Holliday, student at the University of Alabama.
CNN  — 

Inspired by the viral sensation that became known as #RushTok on TikTok in 2021, the new Max documentary “Bama Rush” dives into the pros and cons of Greek life recruitment at the University of Alabama. (Max, like CNN, is a unit of Warner Bros. Discovery.)

Gracie O’Connor, an active sister and “Bama rush influencer” who is featured in the documentary, explained that rush consists of four highly competitive rounds. The new documentary follows a number of potential new members through recruitment and features perspective of current sisters that exposes the good, the bad and the ugly of Greek recruitment at the University of Alabama.

CNN reached out to the University of Alabama seeking comment on the documentary’s content, and is awaiting a response.

“The Machine”

“The machine” is a group shrouded in secrecy that consists of members from the University of Alabama’s Greek system that has influence over student governing bodies. Dating back to the 1800s, local journalist John Archibald said in the documentary that their mantra is “Little is known, and what is known is kept secret.” To further illustrate how active and elusive this group still is in the 2020s, a number of rushes and active sisters refused to acknowledge questions about “the machine” in the documentary.

One student who did talk about “the machine” was Garrett, a student government associate justice at the University of Alabama, who said “the machine” and the Greek system are synonymous. “They control everything on this campus,” he said, adding that members secretly meet “in fraternity basements to discuss student politics and then they report back to their house and their student politicians within their houses and tell them how to vote.”

The ranking system

O’Connor, a member of Pi Beta Phi, posited that the fraternities’ opinions on whichever house has the “hottest girls” tends to dictate the rankings. Sloan Anderson, a featured “rush consultant,” echoed the sentiment, saying the fraternities “want to make sure the girls who are wearing their letters are up to their standards.”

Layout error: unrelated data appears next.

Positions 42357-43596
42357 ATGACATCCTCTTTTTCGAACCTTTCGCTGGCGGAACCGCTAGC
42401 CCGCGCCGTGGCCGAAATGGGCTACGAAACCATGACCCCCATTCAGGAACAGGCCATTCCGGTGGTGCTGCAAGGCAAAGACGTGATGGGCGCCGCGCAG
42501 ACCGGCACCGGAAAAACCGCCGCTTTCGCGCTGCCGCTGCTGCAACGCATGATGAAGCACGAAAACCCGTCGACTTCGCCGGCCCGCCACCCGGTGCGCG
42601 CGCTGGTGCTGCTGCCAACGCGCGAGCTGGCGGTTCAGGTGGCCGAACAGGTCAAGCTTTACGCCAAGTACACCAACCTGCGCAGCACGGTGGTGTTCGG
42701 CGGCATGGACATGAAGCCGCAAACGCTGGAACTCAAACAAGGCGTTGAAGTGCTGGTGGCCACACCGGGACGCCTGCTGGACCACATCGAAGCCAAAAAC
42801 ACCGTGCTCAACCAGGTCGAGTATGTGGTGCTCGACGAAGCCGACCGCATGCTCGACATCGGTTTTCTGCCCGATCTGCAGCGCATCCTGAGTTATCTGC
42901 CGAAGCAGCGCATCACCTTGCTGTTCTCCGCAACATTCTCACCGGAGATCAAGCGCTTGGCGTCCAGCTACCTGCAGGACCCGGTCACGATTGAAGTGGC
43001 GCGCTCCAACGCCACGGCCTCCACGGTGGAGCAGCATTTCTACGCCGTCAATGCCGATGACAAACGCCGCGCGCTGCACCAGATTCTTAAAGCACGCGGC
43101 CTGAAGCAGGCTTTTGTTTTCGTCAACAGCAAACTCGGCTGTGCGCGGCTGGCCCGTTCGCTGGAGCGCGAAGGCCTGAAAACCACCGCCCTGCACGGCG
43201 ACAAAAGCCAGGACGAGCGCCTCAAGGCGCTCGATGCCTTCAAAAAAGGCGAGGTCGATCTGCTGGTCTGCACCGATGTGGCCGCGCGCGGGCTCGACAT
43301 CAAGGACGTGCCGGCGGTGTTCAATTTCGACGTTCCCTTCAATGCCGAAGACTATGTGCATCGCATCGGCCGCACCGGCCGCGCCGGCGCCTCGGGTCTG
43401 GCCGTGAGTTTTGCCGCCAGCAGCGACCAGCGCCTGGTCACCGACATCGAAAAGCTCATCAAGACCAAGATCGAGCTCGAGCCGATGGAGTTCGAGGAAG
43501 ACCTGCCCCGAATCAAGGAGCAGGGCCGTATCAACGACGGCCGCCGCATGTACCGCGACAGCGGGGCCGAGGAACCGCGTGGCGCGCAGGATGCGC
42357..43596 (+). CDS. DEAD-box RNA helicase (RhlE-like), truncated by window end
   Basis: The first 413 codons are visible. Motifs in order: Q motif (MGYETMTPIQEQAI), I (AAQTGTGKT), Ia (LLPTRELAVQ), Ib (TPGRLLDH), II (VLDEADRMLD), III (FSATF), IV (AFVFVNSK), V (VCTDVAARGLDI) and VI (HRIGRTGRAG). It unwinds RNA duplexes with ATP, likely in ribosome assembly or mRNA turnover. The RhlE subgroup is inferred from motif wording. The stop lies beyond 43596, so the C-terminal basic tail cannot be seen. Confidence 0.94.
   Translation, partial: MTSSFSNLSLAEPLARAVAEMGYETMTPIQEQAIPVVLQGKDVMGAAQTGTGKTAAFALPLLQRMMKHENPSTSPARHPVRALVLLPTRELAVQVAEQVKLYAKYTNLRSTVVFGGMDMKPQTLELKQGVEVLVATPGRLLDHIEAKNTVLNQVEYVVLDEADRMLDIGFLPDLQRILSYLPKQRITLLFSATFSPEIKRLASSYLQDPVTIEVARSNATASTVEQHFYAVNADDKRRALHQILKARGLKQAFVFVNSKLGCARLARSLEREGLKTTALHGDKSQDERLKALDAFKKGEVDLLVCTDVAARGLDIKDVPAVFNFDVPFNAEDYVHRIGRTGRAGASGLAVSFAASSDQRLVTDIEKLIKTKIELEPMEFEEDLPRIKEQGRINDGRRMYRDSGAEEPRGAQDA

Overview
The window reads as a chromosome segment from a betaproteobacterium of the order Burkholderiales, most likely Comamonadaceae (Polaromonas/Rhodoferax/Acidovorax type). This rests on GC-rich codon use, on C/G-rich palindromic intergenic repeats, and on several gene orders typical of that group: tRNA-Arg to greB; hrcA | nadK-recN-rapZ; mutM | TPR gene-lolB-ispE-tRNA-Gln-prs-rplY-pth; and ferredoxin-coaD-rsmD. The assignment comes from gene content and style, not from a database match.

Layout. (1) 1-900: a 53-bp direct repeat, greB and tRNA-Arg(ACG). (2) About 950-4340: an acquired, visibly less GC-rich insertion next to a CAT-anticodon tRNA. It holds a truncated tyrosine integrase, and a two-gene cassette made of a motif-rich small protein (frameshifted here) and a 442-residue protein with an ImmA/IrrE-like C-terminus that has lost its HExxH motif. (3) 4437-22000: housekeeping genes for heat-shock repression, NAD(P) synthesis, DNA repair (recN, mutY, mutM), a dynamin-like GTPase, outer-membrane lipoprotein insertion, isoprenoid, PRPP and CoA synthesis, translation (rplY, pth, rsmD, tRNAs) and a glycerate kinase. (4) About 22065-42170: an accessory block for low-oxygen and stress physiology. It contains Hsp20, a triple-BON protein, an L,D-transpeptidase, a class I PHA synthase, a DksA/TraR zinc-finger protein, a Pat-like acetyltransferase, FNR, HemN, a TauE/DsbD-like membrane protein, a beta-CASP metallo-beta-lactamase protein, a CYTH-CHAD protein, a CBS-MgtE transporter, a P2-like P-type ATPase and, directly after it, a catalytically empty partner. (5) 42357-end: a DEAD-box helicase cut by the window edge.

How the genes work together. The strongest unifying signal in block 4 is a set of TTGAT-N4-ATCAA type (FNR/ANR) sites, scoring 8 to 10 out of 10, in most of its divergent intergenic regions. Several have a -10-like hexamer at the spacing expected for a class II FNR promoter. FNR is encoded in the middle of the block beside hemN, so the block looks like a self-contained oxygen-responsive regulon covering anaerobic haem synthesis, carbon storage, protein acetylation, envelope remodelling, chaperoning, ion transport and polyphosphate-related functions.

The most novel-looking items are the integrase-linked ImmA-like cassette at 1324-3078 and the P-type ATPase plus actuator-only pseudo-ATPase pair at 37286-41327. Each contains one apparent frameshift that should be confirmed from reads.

Rian, who is an active member of the Sigma Kappa sorority, described Sigma Kappa as a “low ranking” house “because that’s just how it works here,” and said that women in top sororities have “perks” like test banks for exams, access to people with connections and money, and “beneficial” attention from men.

Excelling in Greek life – and gaining acceptance in a high-ranking sorority – naturally places an overt pressure on appearances. “Bama Rush” filmmaker Rachel Fleit interviewed various subjects who spoke on camera about their struggles with body image and disordered eating.

Combating racism

In 2013, allegations that alums of several sororities had interfered with the recruitment process to prevent Black students from getting bids gained national attention. In response, the university’s president at the time put a mandate in place that historically White sororities use a new system in an effort to increase diversity.

Rian, who is Black, said in the documentary that while she hasn’t had any “overt” racist experiences, she still deals with misguided microaggressions from women who she believes are just trying to be “woke.” Makayla, a potential new sorority member who identifies as being of mixed ethnicity, went through rush in hopes of joining an “historically White” house but still struggled with how she’s perceived, saying, “If I’m too White, then I’m White washed. If I act too Black, then I’m not White enough. Like, what am I supposed to be? Because I’m both races, why can’t I just act (as) myself?”

Shrouded in secrecy

For Fleit, capturing the true nature of recruitment was no easy feat. Filming inside of the Greek houses at the school is prohibited, and active members speaking to the media is typically frowned upon. When a New York Times article published in August 2022 outlined a frantic paranoia on campus about what the documentary may reveal, and mentioned rumors of surreptitious recording (which Fleit denied in the documentary), Fleit is seen shifting her strategy midway through the film.

Greek life is expensive

During a segment where a student is seen telling Fleit that she does not plan to rush because it’s too expensive, a text block splashed across the bottom of the screen that read, “The average annual cost for new members of a sorority at Bama is $8,300.”

Young women during sorority recruitment at the University of Alabama.

Why the women featured say they still want to pledge

The potential new sorority members that “Bama Rush” followed all had different journeys. One, named Isabelle, who had worked with a rush consultant to better her chances of becoming a pledge, ultimately accepted a bid from her top choice, Alpha Delta Pi. “I finally have not just a home, but a place where I belong,” she said, adding that she feels both at peace and hopeful for the future.

Makayla and another featured potential new sorority member named Holliday both dropped out of rush on their own accord while the documentary was filming, and told Fleit they’re happier now. Rian still looks at her experience as a Sigma Kappa lovingly, saying that her sorority sisters are “the best people I’ve met in my entire life.”